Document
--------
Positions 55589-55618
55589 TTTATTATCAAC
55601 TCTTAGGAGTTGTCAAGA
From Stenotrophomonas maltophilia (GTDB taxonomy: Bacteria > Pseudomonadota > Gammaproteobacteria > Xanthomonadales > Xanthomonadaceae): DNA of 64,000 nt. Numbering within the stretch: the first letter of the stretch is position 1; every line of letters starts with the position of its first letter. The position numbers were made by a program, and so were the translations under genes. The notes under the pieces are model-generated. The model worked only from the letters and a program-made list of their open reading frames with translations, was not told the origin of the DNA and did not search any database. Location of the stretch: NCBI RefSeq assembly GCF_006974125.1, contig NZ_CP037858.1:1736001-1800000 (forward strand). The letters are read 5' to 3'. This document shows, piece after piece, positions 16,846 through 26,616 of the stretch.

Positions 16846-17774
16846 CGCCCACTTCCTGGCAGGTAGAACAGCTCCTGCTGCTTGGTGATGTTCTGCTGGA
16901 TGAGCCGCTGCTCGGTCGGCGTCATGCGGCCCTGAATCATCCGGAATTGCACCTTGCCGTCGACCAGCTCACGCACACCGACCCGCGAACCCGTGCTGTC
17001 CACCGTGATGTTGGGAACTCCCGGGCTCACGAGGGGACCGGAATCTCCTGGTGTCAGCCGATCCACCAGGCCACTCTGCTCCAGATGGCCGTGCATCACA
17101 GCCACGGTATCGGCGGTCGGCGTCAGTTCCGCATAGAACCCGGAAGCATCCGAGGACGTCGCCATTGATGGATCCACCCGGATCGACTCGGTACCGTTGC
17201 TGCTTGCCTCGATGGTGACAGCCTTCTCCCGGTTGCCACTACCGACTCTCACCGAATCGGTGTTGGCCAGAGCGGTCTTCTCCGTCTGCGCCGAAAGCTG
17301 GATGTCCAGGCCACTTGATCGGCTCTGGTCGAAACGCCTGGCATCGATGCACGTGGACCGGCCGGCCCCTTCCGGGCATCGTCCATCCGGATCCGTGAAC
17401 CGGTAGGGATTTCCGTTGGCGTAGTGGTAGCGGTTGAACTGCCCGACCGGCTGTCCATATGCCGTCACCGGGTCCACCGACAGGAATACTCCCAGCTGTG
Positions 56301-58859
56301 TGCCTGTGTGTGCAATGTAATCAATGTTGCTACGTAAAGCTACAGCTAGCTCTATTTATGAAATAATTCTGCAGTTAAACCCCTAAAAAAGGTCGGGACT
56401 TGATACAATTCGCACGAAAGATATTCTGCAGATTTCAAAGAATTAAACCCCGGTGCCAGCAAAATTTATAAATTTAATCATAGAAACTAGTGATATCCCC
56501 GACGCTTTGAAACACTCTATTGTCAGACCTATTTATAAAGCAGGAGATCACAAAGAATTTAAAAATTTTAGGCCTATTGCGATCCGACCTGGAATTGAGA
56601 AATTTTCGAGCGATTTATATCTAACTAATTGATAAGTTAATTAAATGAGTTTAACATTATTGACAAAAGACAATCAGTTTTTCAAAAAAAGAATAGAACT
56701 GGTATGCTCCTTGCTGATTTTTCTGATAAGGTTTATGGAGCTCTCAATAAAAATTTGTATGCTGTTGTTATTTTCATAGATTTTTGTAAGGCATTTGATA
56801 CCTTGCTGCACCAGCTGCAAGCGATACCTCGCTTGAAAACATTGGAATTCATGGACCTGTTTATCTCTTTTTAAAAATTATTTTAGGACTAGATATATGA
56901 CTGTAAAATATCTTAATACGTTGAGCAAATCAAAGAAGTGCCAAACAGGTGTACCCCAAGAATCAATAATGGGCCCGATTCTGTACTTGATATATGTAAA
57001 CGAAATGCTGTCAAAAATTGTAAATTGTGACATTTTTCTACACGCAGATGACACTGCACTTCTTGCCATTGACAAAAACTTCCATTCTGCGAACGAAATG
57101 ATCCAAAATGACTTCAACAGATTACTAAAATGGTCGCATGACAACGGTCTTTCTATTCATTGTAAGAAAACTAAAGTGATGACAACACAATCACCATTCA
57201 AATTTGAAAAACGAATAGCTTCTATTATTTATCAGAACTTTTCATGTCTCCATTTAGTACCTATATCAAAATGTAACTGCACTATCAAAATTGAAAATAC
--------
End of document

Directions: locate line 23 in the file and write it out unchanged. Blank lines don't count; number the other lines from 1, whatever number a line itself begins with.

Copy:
57201 AATTTGAAAAACGAATAGCTTCTATTATTTATCAGAACTTTTCATGTCTCCATTTAGTACCTATATCAAAATGTAACTGCACTATCAAAATTGAAAATAC